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not a bleeding. His bushy mustachios seemed to curl up with very indignation, and his face, which had got exceeding pale, now was in a monstrous fiery wrath.

“ A thousand furies !" shouted he, starting up of a sudden. 66 Hast dared to cut me in this manner ?"

“ In truth, I have cut thee to the bone !” said the other as seriously as you please. “ And if thou hast ever a vein in thy arm of other sort than I can find in a cabbage-leaf, then know I nought of the matter."

“ Slave !-hast done this and expect to live? Dost know who I be fellow ?” thundered out the captain, in an increasing passion at the other's coolness.

Mayhap thou art a brazier, and carryest thy stock in trade in thy countenance, for in truth it be exceeding brazen," replied the boy, in no way daunted at his patient's fierce looks.

"s 'Sblood !- I will crop thy ears for thee on the instant !” bawled Captain Swagger, as he drew forth his tremendous rapier.

“ What!-dost draw on me?” cried the apprentice, making to the door as if about to run for his life; but he was never in a humour for turning tail, for he was back again as quickly as he went, armed with the party-coloured pole that standeth ever at such shops as his master's. 66 Now God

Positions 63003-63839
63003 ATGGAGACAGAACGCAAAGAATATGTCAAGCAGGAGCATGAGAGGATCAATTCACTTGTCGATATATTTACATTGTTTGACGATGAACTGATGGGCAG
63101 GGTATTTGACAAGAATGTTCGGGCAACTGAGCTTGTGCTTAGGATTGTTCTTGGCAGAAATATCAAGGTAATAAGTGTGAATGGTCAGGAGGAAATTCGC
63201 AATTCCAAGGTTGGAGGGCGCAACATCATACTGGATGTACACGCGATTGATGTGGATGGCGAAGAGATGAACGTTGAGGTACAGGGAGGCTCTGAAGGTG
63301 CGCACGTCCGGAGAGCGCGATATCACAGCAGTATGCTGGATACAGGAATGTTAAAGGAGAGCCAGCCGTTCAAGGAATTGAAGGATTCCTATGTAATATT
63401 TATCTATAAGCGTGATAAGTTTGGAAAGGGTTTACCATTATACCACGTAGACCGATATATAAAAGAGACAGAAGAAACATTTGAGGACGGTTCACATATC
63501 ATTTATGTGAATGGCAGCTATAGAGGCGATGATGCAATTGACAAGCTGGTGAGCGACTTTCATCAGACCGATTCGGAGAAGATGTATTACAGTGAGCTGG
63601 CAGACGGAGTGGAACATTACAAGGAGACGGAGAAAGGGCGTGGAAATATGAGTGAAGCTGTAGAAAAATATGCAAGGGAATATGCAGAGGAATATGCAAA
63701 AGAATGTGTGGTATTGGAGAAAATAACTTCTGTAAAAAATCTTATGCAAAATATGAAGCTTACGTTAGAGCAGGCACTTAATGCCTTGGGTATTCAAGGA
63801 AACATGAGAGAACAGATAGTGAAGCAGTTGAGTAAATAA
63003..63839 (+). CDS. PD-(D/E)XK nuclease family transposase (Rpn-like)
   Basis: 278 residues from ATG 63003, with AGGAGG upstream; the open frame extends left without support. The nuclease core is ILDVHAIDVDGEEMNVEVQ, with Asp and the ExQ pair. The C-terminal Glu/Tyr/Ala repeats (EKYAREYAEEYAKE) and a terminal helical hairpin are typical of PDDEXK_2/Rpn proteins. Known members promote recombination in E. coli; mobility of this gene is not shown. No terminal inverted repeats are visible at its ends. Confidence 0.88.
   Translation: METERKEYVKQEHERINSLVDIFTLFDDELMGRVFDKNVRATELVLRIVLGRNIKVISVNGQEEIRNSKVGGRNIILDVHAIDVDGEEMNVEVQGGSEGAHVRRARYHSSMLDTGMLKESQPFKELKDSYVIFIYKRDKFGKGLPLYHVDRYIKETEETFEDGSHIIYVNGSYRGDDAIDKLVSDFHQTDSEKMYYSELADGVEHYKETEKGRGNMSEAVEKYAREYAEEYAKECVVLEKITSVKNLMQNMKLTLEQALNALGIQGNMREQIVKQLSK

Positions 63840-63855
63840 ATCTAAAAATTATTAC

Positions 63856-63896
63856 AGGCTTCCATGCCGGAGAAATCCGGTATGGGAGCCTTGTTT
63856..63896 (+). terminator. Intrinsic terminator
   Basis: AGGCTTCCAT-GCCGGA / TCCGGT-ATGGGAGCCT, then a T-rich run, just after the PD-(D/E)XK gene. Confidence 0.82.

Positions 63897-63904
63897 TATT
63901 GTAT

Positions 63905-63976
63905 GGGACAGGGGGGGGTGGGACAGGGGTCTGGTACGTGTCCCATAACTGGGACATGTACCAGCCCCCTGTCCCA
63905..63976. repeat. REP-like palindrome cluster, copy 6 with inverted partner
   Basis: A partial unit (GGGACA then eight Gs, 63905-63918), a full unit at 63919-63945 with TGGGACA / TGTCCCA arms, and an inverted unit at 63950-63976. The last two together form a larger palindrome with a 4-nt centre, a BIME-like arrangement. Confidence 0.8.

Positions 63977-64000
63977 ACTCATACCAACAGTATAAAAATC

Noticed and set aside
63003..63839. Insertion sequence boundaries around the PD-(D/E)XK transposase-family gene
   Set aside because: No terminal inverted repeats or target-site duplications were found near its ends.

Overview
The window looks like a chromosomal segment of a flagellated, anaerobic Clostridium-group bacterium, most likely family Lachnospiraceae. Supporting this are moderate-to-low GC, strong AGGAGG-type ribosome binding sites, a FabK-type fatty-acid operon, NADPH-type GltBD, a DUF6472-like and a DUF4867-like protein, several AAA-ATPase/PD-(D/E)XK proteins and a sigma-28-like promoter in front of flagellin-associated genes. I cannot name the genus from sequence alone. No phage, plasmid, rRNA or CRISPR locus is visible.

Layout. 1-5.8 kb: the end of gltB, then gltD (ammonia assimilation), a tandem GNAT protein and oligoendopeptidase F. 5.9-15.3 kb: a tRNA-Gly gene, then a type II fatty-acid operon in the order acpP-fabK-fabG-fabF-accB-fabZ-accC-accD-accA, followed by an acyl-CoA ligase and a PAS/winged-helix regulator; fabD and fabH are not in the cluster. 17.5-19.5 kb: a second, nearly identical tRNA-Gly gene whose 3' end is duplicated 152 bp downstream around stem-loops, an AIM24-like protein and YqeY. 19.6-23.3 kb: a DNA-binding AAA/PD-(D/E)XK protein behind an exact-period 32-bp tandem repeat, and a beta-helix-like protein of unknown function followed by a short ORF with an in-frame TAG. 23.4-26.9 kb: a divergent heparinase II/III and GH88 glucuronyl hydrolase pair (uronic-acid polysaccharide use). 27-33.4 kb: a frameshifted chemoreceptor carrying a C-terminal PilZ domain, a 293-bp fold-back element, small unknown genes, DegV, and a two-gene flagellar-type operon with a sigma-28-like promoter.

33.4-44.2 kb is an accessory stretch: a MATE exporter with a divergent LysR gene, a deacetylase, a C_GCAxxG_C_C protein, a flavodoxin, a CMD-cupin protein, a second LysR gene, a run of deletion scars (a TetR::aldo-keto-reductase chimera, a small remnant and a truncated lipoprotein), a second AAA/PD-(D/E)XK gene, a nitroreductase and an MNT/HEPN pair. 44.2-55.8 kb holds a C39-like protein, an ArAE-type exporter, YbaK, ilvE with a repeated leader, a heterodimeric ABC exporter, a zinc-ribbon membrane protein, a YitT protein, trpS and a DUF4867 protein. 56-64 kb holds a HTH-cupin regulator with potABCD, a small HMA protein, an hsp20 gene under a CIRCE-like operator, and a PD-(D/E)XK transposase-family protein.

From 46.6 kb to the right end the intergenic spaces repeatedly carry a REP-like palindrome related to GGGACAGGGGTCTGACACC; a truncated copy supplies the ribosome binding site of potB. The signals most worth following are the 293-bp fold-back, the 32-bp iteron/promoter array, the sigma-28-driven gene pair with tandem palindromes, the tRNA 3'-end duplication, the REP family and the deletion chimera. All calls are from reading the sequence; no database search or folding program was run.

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defend the right !-and look to thyself, old Brazennose !” added he.

66 Villain! Dost fight a gentleman with such a heathenish weapon as a barber's pole?" exclaimed the captain in a monstrous astonishment.

66 Down with it, fellow, or I will mince thee into nothing."

56 Nay, if thou likest not a barber's weapon, thou shouldst not draw upon a barber," quietly replied Harry Daring, as he boldly made up to him. “And now for thy ribs !”

Would I had Dan Homer's pen to describe the famous combat that took place betwixt these two heroes; for of mine own cunning can I never give the reader an idea of it which shall come sufficiently nigh unto the reality : yet what my poor skill can effect he must needs put up with. First then, there was the redoubtable Captain Swagger, foaming with wrath, flourishing of his formidable rapier, and skipping here and there and every where with a wonderful agility, to escape

the blows that were quickly aimed at him. To him came Harry Daring, a very hero among apprentices, who crept cautiously along, holding of his pole with both hands a little in advance of him, with an excellent brave countenance,

and ever and anon giving a poke at his opponent wherever he saw a place unguarded. At it they went as if for the very life. The captain retreating with a marvellously imposing front; and the apprentice

following him round the shop, as if valorously resolved to conquer or to die. The one slashed about him his huge sword in a truly dangerous fashion; but the other came to the poke with his barber's pole in so decided a manner, that his enemy seemed to like the appearance of it less and less every

moment. 's Oh, that I could but get but one cut at thee !” cried the captain. « I would pay thee handsomely for the villainous hurt thou hast given me on my right side.”

** Take that on thy left--then one side shall not grumble at t'other,” replied the apprentice, hitting him another desperate poke where he had said.